India's coalition government is facing a no-confidence motion in parliament. The motion does not pose a threat to the government, but is seen as an effort by opposition parties to consolidate support before a string of key elections in the country.
The main opposition Congress Party led the stormy attack against India's government, accusing it of being incompetent, irresponsible, and corrupt.
Congress party leader Sonia Gandhi said Monday the debate was not about winning numbers, but highlighting the government's failures.
She also reiterated charges that have rocked Parliament in recent days, that the government is attempting to cover up alleged corruption in defense purchases.
"I charge this government with jeopardizing the country's defenses," said Ms. Gandhi. "Second, I charge this government with weakening national security. I charge this government with willfully wrecking social harmony."
The Hindu-nationalist Bharatiya Janata Party, which leads the governing coalition, says the no-confidence motion faces certain failure because the party has the support of more than 320 members in Parliament's 545-seat lower house.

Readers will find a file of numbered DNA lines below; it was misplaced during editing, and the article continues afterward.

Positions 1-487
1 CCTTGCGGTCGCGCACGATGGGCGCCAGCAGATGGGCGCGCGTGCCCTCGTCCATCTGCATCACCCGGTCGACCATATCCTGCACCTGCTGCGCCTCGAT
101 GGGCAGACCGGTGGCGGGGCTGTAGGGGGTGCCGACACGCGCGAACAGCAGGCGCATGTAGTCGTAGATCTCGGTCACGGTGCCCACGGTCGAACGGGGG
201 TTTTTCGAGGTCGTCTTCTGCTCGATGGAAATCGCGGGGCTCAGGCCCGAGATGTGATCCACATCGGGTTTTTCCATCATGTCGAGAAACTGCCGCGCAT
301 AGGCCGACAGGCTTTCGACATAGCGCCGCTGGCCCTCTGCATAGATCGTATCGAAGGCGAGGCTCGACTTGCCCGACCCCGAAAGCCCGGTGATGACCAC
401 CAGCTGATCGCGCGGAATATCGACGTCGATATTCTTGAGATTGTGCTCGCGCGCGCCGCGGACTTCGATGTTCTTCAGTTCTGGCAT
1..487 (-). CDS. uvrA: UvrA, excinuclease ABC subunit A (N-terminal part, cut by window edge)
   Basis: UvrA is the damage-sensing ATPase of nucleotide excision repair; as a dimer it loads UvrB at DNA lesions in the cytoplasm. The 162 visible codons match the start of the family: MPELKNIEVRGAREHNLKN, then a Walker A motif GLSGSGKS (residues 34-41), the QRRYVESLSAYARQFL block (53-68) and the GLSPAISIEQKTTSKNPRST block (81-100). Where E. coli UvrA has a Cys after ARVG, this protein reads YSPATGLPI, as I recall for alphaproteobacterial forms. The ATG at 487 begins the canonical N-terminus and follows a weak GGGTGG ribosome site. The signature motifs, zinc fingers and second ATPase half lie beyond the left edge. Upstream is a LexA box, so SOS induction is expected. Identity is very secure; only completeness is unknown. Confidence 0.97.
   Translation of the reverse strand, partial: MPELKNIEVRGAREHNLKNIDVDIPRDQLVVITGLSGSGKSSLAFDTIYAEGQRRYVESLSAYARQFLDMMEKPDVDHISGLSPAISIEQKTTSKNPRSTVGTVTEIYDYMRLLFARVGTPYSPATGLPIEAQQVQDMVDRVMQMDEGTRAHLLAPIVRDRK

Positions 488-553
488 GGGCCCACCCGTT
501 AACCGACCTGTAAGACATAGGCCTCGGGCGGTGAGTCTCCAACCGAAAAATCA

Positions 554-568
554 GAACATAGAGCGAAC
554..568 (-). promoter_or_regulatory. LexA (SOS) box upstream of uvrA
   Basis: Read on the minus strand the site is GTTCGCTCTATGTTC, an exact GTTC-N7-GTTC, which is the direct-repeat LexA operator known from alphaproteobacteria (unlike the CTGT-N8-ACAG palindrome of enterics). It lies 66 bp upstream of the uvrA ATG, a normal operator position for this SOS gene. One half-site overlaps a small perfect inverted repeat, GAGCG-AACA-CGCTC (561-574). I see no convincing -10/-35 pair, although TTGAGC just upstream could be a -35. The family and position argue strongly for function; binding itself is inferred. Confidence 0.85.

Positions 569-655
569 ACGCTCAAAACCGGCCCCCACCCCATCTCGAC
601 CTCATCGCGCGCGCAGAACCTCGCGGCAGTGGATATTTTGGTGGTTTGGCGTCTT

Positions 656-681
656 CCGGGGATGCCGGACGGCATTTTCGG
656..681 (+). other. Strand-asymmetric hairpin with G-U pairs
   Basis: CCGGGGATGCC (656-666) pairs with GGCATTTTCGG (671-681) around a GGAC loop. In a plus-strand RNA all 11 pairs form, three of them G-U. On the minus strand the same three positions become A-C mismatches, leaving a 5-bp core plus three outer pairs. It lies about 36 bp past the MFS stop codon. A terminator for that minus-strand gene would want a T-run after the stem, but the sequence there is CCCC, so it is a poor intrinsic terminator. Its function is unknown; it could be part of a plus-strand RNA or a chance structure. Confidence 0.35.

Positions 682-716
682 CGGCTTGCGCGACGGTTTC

Deputy Prime Minister Lal Krishna Advani reflected his party's optimism as he defended the government in Parliament. "I welcome this motion, because it gives the government a unique opportunity to present to the Parliament and people what the government has really done in the last five years," he said.
Mr. Advani says India's stature in the world has risen during his government's five-year rule. He denies charges of corruption, and says the government has mounted an effective campaign against terrorism, and safeguarded national security.
Political analysts say the Congress Party pressed ahead with the no-confidence motion to rally smaller opposition parties behind it ahead of crucial elections. Four states hold elections later this year and there are general elections next year.
The Bharatiya Janata Party and the Congress Party are India's two main political organizations. But both have failed to win clear majorities in several recent elections, making it necessary for them to seek the support of smaller parties while forming state or federal governments.
The no-confidence motion is scheduled to come up for a vote Tuesday.